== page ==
News from Denver: father-in-law had feeding tubes removed and can eat now!
Today is my parents thirty-third wedding anniversary.
They were teenagers when they met at a destruction derby. She didn't believe that Lavender was his last name, and I doubt he could pronounce her first name.
But my father had a cool car and my mother was a cool girl. When I think of them as teenagers, I picture the first Grease movie -- my mother would have been Rizzo and my father would have been one of the other guys, one who worked on the cars and didn't have a speaking part. That movie cuts out after the senior jamboree, but real life continues.
The weekend after my parents graduated from high school they got married at the wrecking yard. Then I showed up, the changeling, the creepy baby reciting poetry, the toddler with crazy eyes, the girl who had cancer.
Those two innocent teenagers racing cars on country backroads probably thought that life would be fun and easy, or at least normal. I have no idea how they managed to raise me and pay the medical bills and stay together all this long while. Lots of people would have cut and run. But my father sold his cars and worked endless hours pumping gas. My mother worked her way up from a hotel maid to an office job so we could have health insurance and a home.
They are not sentimental people, and they don't lament what was lost or never achieved. I doubt they will celebrate their anniversary. But I think their story is important. My parents faced extraordinary challenges and beat the odds. They're still together.
In my efforts to retrieve the favorite toys of my childhood, I've set myself on a course of trauma and disapointment... cause I really want all the old Fisher Price toys.
I watch the ebay auctions and some of the things my mother cavalierly handed off to cousins or threw away are selling for huge sums of money. Even when I have enough money to buy, I can't bring myself to engage in consumer culture at that level. Fifty dollars for a half-broken bit of nostalgia is beyond me.
Last night we went to Goodwill to buy costumes and my son pointed to something sitting on a broken table in the middle of the furniture section and said is that something you would let me buy?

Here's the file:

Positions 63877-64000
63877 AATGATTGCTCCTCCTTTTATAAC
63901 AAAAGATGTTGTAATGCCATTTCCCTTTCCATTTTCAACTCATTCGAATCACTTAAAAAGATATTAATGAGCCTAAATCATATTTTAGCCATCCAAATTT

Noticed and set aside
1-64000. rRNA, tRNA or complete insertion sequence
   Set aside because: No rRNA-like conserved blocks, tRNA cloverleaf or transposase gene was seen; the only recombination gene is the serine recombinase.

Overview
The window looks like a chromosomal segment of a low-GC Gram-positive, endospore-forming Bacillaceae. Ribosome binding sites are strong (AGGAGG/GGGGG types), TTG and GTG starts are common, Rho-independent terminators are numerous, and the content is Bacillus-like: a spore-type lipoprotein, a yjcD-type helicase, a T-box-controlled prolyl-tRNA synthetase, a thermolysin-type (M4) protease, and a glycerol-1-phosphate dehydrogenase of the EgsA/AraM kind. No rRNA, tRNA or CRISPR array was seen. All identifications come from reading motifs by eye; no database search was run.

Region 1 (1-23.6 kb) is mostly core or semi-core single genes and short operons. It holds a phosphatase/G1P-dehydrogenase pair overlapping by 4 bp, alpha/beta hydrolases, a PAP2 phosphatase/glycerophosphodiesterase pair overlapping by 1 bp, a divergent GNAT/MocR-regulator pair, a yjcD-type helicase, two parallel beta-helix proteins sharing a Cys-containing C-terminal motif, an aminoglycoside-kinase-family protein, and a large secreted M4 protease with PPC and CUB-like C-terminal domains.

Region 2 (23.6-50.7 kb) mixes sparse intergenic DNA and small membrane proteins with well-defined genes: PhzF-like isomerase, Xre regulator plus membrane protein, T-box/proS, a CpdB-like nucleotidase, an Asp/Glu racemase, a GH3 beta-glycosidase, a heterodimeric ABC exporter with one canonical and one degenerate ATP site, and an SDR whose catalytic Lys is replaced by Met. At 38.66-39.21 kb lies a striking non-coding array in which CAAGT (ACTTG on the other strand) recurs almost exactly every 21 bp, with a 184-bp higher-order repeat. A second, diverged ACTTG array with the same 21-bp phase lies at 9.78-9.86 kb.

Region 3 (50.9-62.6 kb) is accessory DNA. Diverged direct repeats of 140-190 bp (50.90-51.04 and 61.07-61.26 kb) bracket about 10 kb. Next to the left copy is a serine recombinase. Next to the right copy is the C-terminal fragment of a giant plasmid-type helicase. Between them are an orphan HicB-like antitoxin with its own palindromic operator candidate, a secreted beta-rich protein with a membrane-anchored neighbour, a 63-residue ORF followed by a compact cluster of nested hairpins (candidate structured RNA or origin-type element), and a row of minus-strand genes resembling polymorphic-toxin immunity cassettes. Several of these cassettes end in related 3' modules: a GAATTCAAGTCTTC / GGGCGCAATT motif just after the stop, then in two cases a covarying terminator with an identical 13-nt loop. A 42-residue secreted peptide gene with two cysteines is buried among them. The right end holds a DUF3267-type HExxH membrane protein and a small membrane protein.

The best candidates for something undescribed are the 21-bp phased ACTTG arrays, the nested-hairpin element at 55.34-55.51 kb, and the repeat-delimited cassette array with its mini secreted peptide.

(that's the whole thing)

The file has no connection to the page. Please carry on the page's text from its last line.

It was a Fisher Price ferris wheel - complete with small testy carny pumping the crank - priced at fifty cents.
I swooned. Now I have the carousel, the ferris wheel, several houses and schools, and a vast assortment of cars, planes, people, and circus animals...
I even let the children play with them.
My daughter was trying to teach me how to use this infernal computer. She stood next to me, one hand on my shoulder and the other wrangling the mouse. She demonstrated various tricks with iTunes and then wandered off. I didn't notice for a good thirty minutes that she had left The Joker on automatic repeat. Some people call me the space cowboy, yeah, some call me the gangster of love... over and over and over. Now I like Steve Miller as much as the next person. But thirty minutes of that song is a bit much.
I've turned on a really old Butthole Surfers album. Really loud.
Lucky thing the albums are still stacked all over the living room.
It is hard to be a hermit when my social schedule fills so quickly. I have conflicting, overlapping parties to attend all weekend. One of them is a tribute to my lively girl child, which means I should be cleaning the house, but I've retired with the vapors and I'm fiddling with newfangled technology instead.
Of all the things I've lost over the years, this is what I miss the most: my cranky old Linux machine. No software, no crashes, just me and Pine and a telnet client...
Everyone should pick up the latest issue of The Advocate. B.D. Wong talks at length about becoming a father (a difficult and sad story with a happy ending).
Some of my cousins still live on our original family homestead, but it is a wrecking yard now.
Traditions in Transition is a multi-media project that looks at family farmers and ranchers in California, and the rich rural culture based on the rhythms of planting and harvest, grazing and round-up. This traditional way of life is endangered by development pressures, the influence of the so-called "new economy," and an urban and suburban population with little connection to agriculture.